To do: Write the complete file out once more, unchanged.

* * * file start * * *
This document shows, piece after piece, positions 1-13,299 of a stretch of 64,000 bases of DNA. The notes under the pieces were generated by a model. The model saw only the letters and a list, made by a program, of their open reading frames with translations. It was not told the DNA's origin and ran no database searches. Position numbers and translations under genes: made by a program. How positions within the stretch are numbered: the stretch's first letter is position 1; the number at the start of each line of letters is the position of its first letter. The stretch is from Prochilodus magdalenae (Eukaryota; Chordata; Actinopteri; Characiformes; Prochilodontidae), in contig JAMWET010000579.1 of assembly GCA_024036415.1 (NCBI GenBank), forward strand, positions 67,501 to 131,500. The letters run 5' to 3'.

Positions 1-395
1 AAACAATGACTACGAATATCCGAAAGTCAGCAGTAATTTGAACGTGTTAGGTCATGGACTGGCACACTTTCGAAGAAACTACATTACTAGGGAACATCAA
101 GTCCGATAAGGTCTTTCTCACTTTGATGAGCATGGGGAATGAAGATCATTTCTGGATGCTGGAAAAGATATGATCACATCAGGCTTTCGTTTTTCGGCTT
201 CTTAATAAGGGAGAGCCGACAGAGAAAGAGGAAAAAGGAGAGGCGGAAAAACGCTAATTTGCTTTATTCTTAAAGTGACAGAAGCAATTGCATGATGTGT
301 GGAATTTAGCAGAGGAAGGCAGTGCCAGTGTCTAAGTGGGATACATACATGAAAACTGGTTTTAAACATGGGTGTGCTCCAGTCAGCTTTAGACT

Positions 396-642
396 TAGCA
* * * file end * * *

This document shows, piece after piece, positions 1-13,299 of a stretch of 64,000 bases of DNA. The notes under the pieces were generated by a model. The model saw only the letters and a list, made by a program, of their open reading frames with translations. It was not told the DNA's origin and ran no database searches. Position numbers and translations under genes: made by a program. How positions within the stretch are numbered: the stretch's first letter is position 1; the number at the start of each line of letters is the position of its first letter. The stretch is from Prochilodus magdalenae (Eukaryota; Chordata; Actinopteri; Characiformes; Prochilodontidae), in contig JAMWET010000579.1 of assembly GCA_024036415.1 (NCBI GenBank), forward strand, positions 67,501 to 131,500. The letters run 5' to 3'.

Positions 1-395
1 AAACAATGACTACGAATATCCGAAAGTCAGCAGTAATTTGAACGTGTTAGGTCATGGACTGGCACACTTTCGAAGAAACTACATTACTAGGGAACATCAA
101 GTCCGATAAGGTCTTTCTCACTTTGATGAGCATGGGGAATGAAGATCATTTCTGGATGCTGGAAAAGATATGATCACATCAGGCTTTCGTTTTTCGGCTT
201 CTTAATAAGGGAGAGCCGACAGAGAAAGAGGAAAAAGGAGAGGCGGAAAAACGCTAATTTGCTTTATTCTTAAAGTGACAGAAGCAATTGCATGATGTGT
301 GGAATTTAGCAGAGGAAGGCAGTGCCAGTGTCTAAGTGGGATACATACATGAAAACTGGTTTTAAACATGGGTGTGCTCCAGTCAGCTTTAGACT

Positions 396-642
396 TAGCA